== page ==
I very much enjoy both your posts entitled “Fantasy in Glass: Chihuly’s Pure, Unadulterated Eye Candy” and “Our Love Affair With Glass: Breaking Up Is Hard To Do” respectively. It is heartening to know that all three of us are aspiring to being better connorseurs of art glass. It is also wonderful that all of us are hoping in one way or another to be better artists and to champion the beautiful works of others, not the least those of Dale Chihuly. Please kindly send my best regards to your glass artist friends. I commend all of you for your mutual support and admiration. Well done!

    The beauty of art glass is so inspiring that it can indeed make our lives more fulfilling and artful, perhaps even more so now that the viral pandemic is all around us.

    Art can indeed make our lives more fulfilling and holistic, perhaps even more so now that the viral pandemic is all around us.

    It seems that we have a number of things in common, namely, our love of art and our promoting a holistic vision of art and through art, and thereby nurturing an artistic vision of life.

    James & Terri, given the quality and relevance of your two post, I have hyperlinked them to one of my posts so that my readers can access your posts. My said post is available at https://soundeagle.wordpress.com/2013/09/25/marble-as-decorative-collectable-art-glass-toy-and-computer-game/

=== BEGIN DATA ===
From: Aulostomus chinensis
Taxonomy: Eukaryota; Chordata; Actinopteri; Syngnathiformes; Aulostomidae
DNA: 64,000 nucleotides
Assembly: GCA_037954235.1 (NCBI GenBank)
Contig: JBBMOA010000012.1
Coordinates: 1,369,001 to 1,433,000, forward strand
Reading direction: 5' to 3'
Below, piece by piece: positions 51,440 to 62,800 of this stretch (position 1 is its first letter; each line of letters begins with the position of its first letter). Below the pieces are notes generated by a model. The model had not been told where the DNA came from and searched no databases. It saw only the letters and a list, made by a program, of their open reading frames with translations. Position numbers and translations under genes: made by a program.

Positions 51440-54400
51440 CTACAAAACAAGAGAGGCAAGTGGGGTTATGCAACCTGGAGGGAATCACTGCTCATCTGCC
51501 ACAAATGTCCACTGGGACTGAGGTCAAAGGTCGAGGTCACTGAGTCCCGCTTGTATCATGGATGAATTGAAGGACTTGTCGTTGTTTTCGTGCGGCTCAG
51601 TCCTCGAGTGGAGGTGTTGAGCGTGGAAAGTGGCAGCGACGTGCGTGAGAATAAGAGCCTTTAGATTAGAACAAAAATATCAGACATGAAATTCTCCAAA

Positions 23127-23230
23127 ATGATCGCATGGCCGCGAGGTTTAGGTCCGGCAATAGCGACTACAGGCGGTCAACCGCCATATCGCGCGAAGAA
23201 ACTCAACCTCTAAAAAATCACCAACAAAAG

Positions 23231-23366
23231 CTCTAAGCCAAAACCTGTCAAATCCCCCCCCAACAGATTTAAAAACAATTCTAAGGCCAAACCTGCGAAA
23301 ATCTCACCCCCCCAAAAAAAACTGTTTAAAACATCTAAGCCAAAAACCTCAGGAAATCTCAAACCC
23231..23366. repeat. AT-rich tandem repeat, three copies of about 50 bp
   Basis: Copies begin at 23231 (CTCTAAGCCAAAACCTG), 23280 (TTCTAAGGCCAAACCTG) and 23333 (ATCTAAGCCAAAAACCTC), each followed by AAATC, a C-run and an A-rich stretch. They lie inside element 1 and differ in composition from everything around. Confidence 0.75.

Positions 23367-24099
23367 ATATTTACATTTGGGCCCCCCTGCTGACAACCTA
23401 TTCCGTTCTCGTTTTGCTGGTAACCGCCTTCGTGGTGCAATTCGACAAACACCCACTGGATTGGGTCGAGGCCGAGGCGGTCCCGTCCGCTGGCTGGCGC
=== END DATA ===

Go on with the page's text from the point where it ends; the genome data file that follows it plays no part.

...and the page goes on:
Please kindly let me know what you think of my said post by leaving your feedback at the comment section of my post, especially if you think that it could be improved or expanded in certain ways. Thank you in anticipation.

    May you find the said post dealing with my understanding and appreciation of art glass and marbles meaningful to you and your readers in various ways. Please be informed that you might need to use a desktop or laptop computer with a large screen to view the rich multimedia contents available for heightening your multisensory enjoyment at my website, which could be too powerful and feature-rich for iPad, iPhone, tablet or other portable devices to handle properly or adequately.

    May you have a wonderful festive season as we approach 2021!

    1. Thanks for the comment and for dropping by the blog. I must admit, that I’ve never really thought of marbles as art glass, but obviously, they qualify. I didn’t play marbles as a child, so I really didn’t know much about them. However, your interesting and very complete post about marbles, their history, as well as manufacture was very interesting. Have a fun, safe and healthy holiday, and all the best for a successful New Year. ~James

  12. When I view these lovely images, I sense that his ‘intentions’ are to share his joy of the gift of sight.